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Web Forms in ASP.NET

In ASP.NET Web forms, it is essential to write all the server controls within the <form> tag and runat="server" attribute must be included in it. This attribute shows that the form is to be processed on the server. Also it indicates that the controls enclosed in the <form> tag can be accessed by server scripts.

 

For instance:

<form runat="server"> …HTML + server controls </form>

If you don't specify the action attribute, it will be ignored as the form is always submitted to the page itself. If method attribute is left out, by default it will be set to method="post". Other attributes like name and if are also automatically assigned by ASP.NET if you don't mention them. Important point to keep in mind here is that an .aspx page can have only one <form runat="server"> control.

If you leave out name, method, action and ID attribute, the .aspx page will look as follows if you view the source:

<form name="_ct10" method="post" action="page.aspx" id="_ct10"> // code </form>

Submitting a Form

A button is used mostly to submit a form. The format of the Button server control is as follows in ASP.NET:

<asp:Button id="id" text="label" OnClick="sub" runat="server"/>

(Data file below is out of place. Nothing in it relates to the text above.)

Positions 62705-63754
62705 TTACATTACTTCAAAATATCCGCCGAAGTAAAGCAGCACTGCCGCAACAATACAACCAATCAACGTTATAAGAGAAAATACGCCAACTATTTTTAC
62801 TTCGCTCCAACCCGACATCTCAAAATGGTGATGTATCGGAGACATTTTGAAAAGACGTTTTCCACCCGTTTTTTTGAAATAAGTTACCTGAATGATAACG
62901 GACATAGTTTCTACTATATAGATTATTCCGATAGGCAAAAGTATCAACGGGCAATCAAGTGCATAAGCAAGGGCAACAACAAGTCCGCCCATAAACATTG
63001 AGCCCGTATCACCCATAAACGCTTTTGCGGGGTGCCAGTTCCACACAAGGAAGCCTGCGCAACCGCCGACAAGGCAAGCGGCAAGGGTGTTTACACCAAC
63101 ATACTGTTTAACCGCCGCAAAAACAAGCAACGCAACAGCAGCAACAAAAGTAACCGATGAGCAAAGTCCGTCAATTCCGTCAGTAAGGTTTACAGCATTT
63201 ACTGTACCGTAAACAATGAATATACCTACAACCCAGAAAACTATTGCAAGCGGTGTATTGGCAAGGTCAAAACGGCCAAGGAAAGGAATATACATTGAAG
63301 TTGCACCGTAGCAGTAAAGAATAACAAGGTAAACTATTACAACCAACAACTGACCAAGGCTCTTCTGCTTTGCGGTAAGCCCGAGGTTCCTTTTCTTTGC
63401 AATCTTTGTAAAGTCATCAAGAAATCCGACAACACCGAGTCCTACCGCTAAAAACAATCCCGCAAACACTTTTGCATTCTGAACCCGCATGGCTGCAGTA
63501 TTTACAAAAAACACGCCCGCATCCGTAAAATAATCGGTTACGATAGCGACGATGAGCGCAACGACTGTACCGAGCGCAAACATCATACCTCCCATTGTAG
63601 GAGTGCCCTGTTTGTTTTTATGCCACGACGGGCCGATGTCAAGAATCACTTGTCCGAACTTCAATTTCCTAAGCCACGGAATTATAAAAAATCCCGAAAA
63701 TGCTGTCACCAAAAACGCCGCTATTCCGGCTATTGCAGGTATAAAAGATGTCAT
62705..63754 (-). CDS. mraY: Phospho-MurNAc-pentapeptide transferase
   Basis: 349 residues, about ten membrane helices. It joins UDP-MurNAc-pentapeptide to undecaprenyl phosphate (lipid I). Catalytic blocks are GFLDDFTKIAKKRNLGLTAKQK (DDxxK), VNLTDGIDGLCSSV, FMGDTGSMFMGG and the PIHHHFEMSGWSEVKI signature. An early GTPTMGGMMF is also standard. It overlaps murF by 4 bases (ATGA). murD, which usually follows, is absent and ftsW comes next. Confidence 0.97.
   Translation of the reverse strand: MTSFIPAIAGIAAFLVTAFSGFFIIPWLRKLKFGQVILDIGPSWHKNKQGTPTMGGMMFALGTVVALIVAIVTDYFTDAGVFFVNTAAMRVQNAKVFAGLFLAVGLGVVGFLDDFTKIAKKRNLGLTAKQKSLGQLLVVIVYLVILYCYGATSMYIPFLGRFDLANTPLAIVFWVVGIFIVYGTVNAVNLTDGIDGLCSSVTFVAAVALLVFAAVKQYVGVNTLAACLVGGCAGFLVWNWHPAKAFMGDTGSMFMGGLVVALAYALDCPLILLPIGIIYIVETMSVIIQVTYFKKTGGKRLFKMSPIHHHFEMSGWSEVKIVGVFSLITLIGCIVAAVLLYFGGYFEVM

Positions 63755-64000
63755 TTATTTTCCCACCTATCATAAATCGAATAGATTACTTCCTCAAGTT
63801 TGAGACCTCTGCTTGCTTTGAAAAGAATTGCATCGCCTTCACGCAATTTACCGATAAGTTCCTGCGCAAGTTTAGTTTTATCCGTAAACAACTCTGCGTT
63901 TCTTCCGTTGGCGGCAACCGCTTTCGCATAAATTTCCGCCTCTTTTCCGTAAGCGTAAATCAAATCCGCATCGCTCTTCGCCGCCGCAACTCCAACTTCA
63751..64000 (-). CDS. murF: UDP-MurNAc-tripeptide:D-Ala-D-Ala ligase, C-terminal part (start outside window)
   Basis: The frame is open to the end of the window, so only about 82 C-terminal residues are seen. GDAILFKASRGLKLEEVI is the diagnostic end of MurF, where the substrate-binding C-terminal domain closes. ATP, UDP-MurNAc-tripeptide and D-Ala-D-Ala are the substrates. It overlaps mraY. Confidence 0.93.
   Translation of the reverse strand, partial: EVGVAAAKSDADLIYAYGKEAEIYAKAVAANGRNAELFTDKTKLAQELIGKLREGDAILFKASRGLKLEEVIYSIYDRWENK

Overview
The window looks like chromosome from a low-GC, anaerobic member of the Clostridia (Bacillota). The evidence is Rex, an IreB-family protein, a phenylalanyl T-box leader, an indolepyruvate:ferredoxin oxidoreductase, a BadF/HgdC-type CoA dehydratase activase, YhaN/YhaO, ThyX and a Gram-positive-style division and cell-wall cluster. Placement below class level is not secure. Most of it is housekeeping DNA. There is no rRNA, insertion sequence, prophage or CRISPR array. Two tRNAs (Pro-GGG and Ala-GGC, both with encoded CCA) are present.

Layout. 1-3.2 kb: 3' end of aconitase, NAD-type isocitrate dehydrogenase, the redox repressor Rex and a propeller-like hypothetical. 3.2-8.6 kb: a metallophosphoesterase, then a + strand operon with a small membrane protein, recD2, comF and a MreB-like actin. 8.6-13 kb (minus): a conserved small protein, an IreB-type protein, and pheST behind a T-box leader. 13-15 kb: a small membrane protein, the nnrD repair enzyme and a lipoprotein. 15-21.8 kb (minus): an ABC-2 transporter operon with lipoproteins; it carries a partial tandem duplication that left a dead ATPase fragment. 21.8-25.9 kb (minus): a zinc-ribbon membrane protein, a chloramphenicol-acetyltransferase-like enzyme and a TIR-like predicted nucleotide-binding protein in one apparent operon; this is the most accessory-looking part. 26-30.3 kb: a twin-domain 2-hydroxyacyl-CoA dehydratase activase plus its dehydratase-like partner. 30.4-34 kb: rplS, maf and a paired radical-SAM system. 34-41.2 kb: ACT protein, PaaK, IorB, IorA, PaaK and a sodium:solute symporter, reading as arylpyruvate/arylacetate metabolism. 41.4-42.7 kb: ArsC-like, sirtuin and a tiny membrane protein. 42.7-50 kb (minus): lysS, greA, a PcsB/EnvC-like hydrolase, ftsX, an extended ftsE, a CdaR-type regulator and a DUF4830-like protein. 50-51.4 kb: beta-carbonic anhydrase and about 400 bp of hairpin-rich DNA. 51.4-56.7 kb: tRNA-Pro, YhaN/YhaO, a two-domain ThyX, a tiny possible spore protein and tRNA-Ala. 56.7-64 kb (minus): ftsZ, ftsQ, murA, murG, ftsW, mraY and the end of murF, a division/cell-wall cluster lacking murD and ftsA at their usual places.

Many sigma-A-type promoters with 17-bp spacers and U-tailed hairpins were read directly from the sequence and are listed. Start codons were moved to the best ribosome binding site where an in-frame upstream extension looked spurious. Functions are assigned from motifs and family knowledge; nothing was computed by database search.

Here the id attribute sets a unique name for the button and the text attribute assigns a label to the button. The onClick event handler sets a named subroutine to execute.

In the following example we declare a Button control in an .aspx file. A button click runs a subroutine which changes the text on the button:

<script runat="server">
Sub submit(Source As Object, e As EventArgs)
button1.Text="You clicked me!"
End Sub
</script>
<html>
<body>
<form id="Form1" runat="server">
<asp:Button id="button1" Text="Click me!" runat="server"
OnClick="submit" />
</form>
</body>
</html>

The above example will show the following page:

When you will click on this button, the output will be as follows:

Maintaining the ViewState

In Classic ASP, on the submission of the form all the values are cleared out. For instance, you submit a form with a mass of information and it comes back with an error. For this, you will need to correct the information in the form. As soon as you hit the "back" button you go back to the previous page where all the values would be cleared and you will have to write all the information again. In short, it means that Classis ASP didn't offer to maintain your ViewState.

In ASP.NET when you submit a form, the form will re-appear in the browser with the values that you filled-in. This is possible because your ViewState is mainted by ASP.NET. It indicates the status of the page when the form is submitted to the server. A hidden field on each page is placed with a <form runat="server"> control to define this status.

The code would look like as follows:

<form name="_ctl0" method="post" action="page.aspx" id="_ctl0">
<input type="hidden" name="__VIEWSTATE"
value="dDwtNTI0ODU5MDE1Ozs+ZBCF2ryjMpeVgUrY2eTj79HNl4Q=" />
\\ code
</form>

ASP.NET by default maintains the ViewState for the Web Forms. If you don't want to maintain it then include the directive <%@ Page EnableViewState="false" %> at the top of an .aspx page or add the attribute EnableViewState="false" to any control.

Following code shows the old method of doing it. As soon as you click on the submit button, the values on the forms will disappear.

<html>